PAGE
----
A single Service Prosecuting Authority

The follow-up inspection took place against the background of the proposed merger of the prosecuting authorities for all three services into one Service Prosecuting Authority (SPA), headed by the Director Service Prosecutions, which will be responsible for the conduct of all courts martial. However this review solely addresses the performance of the APA and there has been no consideration of the work of the individual service prosecution authorities. The start date for the SPA has been deferred until October 2009, but the Director Service Prosecutions became the head of each of the three service prosecuting authorities on 1 January 2009. This report makes comment, where relevant, on particular issues that will have some bearing on the new single authority.

Casework quality

Casework review quality continues to be strength although there are some issues over timeliness which need to be addressed. The results of file examination show an overall improvement although inspectors examined fewer files than during the original inspection. All decisions in cases in the file sample accorded with the Code for Service Prosecutors although there were some issues over the level of charging. Lawyers have been allocated specialisms in some types of serious and sensitive cases, commensurate with workload and available prosecutors.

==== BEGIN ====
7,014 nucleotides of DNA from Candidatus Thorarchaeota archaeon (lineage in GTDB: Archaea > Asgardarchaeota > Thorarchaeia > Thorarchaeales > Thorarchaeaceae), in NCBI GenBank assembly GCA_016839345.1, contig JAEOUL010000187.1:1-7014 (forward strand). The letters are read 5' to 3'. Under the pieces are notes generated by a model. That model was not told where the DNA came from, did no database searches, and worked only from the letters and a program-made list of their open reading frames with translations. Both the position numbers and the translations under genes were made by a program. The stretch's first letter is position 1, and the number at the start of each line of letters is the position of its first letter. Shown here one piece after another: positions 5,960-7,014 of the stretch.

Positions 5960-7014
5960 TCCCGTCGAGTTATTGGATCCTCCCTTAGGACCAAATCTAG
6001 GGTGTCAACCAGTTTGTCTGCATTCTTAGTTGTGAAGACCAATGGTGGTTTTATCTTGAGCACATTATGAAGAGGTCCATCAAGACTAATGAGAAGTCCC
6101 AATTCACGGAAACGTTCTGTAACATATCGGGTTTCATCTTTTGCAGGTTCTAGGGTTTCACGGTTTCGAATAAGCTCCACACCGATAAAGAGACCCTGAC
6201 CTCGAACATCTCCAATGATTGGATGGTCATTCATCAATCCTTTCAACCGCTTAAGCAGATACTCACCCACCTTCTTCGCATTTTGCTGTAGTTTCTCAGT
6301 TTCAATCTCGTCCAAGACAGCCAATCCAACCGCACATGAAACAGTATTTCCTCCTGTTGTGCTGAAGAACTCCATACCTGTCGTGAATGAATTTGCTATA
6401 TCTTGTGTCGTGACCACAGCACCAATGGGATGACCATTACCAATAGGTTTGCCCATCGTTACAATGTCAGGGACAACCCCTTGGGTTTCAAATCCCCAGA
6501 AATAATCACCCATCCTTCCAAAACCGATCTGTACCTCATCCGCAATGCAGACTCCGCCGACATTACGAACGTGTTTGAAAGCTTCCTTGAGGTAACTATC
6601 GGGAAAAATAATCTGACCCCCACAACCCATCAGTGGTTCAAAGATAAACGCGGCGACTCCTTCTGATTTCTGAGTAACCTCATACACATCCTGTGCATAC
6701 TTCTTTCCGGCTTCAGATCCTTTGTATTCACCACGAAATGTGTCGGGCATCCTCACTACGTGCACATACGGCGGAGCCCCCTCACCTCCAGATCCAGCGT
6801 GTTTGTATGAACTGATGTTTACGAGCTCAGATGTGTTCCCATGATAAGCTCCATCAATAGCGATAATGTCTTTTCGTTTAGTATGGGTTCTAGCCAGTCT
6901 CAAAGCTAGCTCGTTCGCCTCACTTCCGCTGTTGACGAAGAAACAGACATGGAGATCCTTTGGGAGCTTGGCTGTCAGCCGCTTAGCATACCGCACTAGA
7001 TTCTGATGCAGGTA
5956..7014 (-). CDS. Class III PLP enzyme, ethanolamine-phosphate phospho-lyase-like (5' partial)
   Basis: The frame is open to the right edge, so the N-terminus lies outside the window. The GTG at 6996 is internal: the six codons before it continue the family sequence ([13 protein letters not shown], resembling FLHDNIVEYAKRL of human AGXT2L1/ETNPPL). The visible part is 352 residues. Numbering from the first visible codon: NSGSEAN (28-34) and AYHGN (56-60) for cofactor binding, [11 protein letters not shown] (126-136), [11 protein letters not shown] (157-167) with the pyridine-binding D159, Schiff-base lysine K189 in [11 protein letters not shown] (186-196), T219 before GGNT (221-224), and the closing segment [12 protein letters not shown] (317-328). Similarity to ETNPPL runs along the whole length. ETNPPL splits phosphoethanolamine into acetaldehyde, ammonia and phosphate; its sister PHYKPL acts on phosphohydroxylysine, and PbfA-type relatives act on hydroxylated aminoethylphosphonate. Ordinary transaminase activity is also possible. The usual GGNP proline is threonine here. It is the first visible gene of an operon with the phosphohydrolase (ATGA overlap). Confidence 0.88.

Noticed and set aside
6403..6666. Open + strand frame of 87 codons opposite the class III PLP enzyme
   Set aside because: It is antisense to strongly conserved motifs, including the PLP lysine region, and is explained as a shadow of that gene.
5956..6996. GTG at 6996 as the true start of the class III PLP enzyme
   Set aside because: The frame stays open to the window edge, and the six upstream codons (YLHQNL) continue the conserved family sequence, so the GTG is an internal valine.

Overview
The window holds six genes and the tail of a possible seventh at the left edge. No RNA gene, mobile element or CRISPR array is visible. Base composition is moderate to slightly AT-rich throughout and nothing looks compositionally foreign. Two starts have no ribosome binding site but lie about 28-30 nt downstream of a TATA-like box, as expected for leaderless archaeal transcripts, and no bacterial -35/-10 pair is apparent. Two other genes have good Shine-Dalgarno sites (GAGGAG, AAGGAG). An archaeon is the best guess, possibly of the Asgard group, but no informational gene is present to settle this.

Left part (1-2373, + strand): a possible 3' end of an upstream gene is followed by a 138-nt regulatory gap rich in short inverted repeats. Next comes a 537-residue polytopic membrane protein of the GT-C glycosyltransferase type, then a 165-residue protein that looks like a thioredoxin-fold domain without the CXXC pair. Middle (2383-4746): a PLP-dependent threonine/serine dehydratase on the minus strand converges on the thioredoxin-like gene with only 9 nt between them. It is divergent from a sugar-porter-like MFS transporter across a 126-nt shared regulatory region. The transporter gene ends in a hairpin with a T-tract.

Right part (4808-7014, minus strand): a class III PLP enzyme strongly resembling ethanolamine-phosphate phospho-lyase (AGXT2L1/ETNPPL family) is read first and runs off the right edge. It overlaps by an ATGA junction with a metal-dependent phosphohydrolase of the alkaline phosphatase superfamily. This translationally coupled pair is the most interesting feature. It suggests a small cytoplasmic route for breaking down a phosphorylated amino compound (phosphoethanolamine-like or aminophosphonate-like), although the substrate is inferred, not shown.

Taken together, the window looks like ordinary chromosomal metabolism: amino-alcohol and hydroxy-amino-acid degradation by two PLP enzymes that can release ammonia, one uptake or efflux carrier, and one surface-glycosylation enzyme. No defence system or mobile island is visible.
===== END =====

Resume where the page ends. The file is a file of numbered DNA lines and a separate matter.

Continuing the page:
Progress in relation to the 2007 report

Progress towards implementing the recommendations and addressing the aspects for improvement in the original inspection report has been mixed. However it is fair to acknowledge that this has been affected, and in some instances overtaken, by the accelerating activity to establish the single SPA.